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FEATURE | Mario Balotelli: An Example – a cry against racism

On January 20th during an away match at Bastia, OGC Nice wtriker Mario Balotelli was the subject of racial abuse from some sections of the Bastia home support. This included monkey noises during the warm up and throughout the game. Here is a video of just a portion of the chants directed at Balotelli.

Balotelli made no mention of this abuse until after the game when he wrote an Instagram post addressing it. His remarks in full:

Yesterday the result against Bastia was right. We will work more and try to get our objective,=. The referee was good too but I have a question for French people. Is it normal that Bastia supporters make monkey noise enduh uhfor the whole game and no one of thecommissions disciplinesay nothing? So is racism LEGAL in France? Or only in Bastia ? Football is an amazing sport. Those people like Bastia supporters make it horrible!”

Nice forward Alassane Plèa later backed this up, saying “Yes, I can confirm it. We heard it during the warmup [and] during the game as well, monkey chants,” he said. “At the end of the game he [Balotelli] was very, very upset. They insulted him the whole game. It’s dreadful to hear these things on a football pitch.”

This is not the first time Balotelli has had to endure this type of horrendous abuse. In fact, many black players can name times when they have been racially abused while playing. This systemic racism throughout football only represents a fraction of the fans who attend football matches. However, this problem is not one that we should allow to be swept under the rug. Racism will continue unless football as a whole rejects it. It is laughable that the governing body of football (FIFA) disbanded its racism task force in September of 2016 with the incredulous claim that it has “completely fulfilled its temporary mission” and “is hereby dissolved and no longer in operation.”

Mario Balotelli is just one of the many players who would beg to differ.

In December of 2016, Lazio player Senad Lulić made racist comments about Roma defender Antonio Rüdiger. His punishment? A 20-day ban which conveniently only ruled him out for one match against relegation candidate Crotone. This is just one example of the problems relating to race within football, and there are quite literally hundreds more.

With FIFA clearly being irrelevant in the fight against racism in football, the responsibility has now fallen on individual football associations and clubs to penalise and enact proper punishments against fans and players who display racist behaviour.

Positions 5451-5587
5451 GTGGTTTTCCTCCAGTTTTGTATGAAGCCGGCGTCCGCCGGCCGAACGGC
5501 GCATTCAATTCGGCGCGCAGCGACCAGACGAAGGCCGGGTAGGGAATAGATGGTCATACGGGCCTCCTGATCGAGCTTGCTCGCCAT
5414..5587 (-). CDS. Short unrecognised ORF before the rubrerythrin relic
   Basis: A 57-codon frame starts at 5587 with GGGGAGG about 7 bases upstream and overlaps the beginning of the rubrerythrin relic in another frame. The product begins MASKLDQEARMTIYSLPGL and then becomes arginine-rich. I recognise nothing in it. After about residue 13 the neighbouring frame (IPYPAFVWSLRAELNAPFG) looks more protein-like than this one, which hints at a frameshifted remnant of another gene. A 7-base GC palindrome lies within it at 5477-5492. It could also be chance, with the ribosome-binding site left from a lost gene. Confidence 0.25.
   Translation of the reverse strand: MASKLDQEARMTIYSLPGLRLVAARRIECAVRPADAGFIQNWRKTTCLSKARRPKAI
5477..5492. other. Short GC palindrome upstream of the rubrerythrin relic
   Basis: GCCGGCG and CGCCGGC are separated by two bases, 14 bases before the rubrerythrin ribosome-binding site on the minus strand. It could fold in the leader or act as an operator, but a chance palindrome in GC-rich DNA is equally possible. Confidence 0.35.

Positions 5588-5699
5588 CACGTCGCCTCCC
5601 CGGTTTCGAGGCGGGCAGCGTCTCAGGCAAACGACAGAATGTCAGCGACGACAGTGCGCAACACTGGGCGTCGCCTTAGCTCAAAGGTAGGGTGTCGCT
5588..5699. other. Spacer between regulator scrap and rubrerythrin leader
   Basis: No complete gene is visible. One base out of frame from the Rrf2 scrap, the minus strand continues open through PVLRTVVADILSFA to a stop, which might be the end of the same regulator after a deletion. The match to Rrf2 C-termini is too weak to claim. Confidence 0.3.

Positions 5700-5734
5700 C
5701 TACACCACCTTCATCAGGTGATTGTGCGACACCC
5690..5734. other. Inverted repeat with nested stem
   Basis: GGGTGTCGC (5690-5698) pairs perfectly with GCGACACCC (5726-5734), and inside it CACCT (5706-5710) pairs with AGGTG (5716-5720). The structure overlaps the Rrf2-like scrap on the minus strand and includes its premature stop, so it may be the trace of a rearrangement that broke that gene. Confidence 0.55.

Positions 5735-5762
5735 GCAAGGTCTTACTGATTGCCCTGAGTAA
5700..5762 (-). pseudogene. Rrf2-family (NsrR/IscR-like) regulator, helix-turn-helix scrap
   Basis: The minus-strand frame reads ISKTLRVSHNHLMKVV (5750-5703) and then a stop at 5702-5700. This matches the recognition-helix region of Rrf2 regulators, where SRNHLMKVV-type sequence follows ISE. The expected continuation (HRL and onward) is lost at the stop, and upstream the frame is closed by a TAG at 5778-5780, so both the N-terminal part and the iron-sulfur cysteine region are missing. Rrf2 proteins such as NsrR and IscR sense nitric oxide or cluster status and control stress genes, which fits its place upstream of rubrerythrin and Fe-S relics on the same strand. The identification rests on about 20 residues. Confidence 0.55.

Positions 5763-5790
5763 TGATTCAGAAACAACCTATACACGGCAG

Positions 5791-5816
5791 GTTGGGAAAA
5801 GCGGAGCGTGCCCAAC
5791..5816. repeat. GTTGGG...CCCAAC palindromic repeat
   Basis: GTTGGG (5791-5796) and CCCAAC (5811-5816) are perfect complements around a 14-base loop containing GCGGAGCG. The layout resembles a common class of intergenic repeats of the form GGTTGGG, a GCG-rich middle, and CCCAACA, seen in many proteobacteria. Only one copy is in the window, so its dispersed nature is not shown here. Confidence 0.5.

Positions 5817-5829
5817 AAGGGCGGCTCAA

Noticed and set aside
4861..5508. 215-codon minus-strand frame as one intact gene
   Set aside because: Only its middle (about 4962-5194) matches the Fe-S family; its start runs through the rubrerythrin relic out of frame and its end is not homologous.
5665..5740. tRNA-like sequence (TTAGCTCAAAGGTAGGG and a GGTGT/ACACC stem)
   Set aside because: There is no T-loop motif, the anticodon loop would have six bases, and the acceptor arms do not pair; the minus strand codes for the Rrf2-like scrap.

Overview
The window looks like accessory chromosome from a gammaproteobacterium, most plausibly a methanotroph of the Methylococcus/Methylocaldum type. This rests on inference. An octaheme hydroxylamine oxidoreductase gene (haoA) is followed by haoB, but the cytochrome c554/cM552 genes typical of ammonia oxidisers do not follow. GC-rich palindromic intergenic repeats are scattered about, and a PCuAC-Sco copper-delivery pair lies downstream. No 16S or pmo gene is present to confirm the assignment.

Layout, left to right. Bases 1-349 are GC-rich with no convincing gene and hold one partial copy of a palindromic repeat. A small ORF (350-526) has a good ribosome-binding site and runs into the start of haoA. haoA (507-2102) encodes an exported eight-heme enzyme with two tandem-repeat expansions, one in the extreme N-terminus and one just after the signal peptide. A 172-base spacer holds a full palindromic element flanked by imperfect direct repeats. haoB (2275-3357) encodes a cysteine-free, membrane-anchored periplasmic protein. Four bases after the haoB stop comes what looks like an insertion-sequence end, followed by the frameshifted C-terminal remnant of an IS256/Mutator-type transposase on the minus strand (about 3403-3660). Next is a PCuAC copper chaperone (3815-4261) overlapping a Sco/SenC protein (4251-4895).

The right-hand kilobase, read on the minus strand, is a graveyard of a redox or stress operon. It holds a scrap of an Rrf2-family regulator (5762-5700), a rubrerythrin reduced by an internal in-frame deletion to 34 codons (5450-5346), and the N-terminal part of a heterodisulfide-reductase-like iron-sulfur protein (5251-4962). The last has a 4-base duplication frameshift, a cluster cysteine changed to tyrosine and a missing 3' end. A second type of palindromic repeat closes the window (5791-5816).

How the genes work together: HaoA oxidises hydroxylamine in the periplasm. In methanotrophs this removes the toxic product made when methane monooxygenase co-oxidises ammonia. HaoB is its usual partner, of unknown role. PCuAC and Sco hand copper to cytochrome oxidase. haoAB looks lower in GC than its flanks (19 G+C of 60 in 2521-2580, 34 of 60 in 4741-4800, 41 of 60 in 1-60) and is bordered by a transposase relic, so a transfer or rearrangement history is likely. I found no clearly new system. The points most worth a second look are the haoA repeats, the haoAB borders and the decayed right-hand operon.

On January 25th, five days after the incident occurred, SC Bastia announced that they had banned a fan from the stadium who had come forward after the LFP (French Football League) began an investigation into the incident. Banning the SC Bastia fan is a good start and at least shows that SC Bastia, alongside the LFP, who will take a view this evening once the disciplinary commission meets, is taking this matter seriously which cannot be said about a lot of other racial incidents around football.

This ban for the SC Bastia fan can mainly be attributed to Balotelli’s decision to highlight the issue after the game. In essence, it proves that Balotelli took the correct approach when he publicly called out the supporters. He had every right to walk off the pitch during the match. No one should have to face this type of abuse and he would have been well within his right to walk off the field and refuse to play.

However, he instead chose to play on, and decided to show that their words and actions were doomed to failure and that despite their best attempts he would not let their abuse affect him on the field. By publicly revealing the racist abuse he suffered, he put pressure on the relevant authorities to not just brush this aside but to seek appropriate action.

This is the way forward for players. They must call out this type of bigotry and demand action. However, the fight against racism cannot be put on the shoulders of players alone.

When football allows itself to be given an image of racism and bigotry, it reflects badly not just on those who perpetrate this behaviour, but on every single football fan.

We as fans must publicly show that we will not accept this, and that we stand in full support of players like Balotelli who are forced to go through this awful experience again and again. It is a mark against football as a whole – a sport based on the principles of inclusiveness and acceptance. All of us must unite in calling out fans, players and coaches when they engage in behaviour that violates these principles.

We all have to be better than the people who drag football through the mud. This can be done in multiple ways. One way is by forcing clubs and associations to hold people accountable and enact fair punishments.

Also, real progress must come from within the football community as well. We all have to be louder than the voices that spread hate and intolerance. It is clear that FIFA has become a paper tiger when it comes to combating racism within football. Balotelli gave us a glimpse of how we can continue to fight racism without Infantino and co’s help. Now it is up to all of us to stand with him.

L.M.

 

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